In South Carolina, a living will is also known as a Declaration of Desire for a Natural Death. This legal document contains your advance directive, meaning your instructions regarding your medical care if you become incapacitated or seriously ill and cannot communicate your preferences.
A living will comes into action when you are terminal or in a state of permanent unconsciousness and do not want any life-sustaining procedures to be used to prolong your dying under certain conditions:
- When you have a condition certified to be a terminal condition by two physicians who have personally examined me, one of which is your attending physician, and the physicians determine that your death could occur within a reasonably short period of time without the use of life-sustaining procedures, or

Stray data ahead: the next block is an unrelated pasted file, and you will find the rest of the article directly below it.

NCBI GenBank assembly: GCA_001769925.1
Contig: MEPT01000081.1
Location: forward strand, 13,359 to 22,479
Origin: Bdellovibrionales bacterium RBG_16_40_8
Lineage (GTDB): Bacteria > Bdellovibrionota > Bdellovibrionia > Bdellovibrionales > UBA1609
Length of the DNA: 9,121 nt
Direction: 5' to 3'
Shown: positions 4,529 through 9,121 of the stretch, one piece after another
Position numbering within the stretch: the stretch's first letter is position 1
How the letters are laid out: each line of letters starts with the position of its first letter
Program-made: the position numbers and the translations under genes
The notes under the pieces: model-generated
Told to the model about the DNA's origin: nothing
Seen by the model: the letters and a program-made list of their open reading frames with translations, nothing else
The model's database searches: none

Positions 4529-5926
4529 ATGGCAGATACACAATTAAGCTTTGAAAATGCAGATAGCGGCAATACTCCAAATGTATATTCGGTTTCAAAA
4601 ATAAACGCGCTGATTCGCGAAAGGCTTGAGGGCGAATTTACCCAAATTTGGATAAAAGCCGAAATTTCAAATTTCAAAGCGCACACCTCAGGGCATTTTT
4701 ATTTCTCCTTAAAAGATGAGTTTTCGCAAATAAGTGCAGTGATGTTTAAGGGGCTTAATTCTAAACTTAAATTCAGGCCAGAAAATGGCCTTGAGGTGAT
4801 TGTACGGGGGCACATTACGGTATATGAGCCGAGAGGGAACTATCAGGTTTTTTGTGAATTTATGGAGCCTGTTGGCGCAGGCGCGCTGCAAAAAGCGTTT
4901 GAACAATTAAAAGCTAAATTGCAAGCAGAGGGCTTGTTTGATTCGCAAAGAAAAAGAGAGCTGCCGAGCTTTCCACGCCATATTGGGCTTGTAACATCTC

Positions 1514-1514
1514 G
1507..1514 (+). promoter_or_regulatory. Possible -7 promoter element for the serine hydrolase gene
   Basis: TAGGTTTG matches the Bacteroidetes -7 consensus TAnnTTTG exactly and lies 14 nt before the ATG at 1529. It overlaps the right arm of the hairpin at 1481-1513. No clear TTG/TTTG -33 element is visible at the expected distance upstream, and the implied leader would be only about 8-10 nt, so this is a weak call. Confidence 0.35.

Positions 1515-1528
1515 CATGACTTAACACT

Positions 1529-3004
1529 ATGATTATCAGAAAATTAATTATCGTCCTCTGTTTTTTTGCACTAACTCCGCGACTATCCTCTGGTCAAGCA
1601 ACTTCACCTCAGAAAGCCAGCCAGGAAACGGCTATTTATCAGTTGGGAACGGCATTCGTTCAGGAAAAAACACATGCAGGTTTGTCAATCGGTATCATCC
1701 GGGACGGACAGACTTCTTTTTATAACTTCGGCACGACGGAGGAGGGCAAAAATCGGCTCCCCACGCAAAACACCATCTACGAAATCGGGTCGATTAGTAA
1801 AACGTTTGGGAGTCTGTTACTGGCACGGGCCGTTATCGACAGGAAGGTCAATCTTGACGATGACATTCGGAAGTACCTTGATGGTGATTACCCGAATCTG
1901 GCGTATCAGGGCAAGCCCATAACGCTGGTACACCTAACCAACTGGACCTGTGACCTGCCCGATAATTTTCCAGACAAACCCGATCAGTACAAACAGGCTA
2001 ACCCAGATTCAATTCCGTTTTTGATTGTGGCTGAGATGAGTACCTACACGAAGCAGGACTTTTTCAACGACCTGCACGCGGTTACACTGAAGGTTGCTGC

- Both physicians certify that you are in a state of permanent unconsciousness and the application of life-sustaining procedures would only prolong your dying process.
In this limited circumstance, you direct that you be permitted to die naturally with only the administration of medication, or any medical procedure necessary to provide you with comfort care. In addition, you will spell out your instructions regarding artificial nutrition and hydration. You will direct that
- Artificial nutrition or hydration BE PROVIDED through any medically indicated means, including medically or surgically implanted tubes, or
- Artificial nutrition or hydration NOT BE PROVIDED through any medically indicated means, including medically or surgically implanted tube.
You also have the option of instructing that you do want treatment to ensure your comfort and to relieve pain and suffering and minimal intravenous fluids to avoid discomfort.
You can also appoint someone, an “agent”, to revoke, or enforce, your living will on your behalf. You can appoint one person for revocation and a different person for enforcement.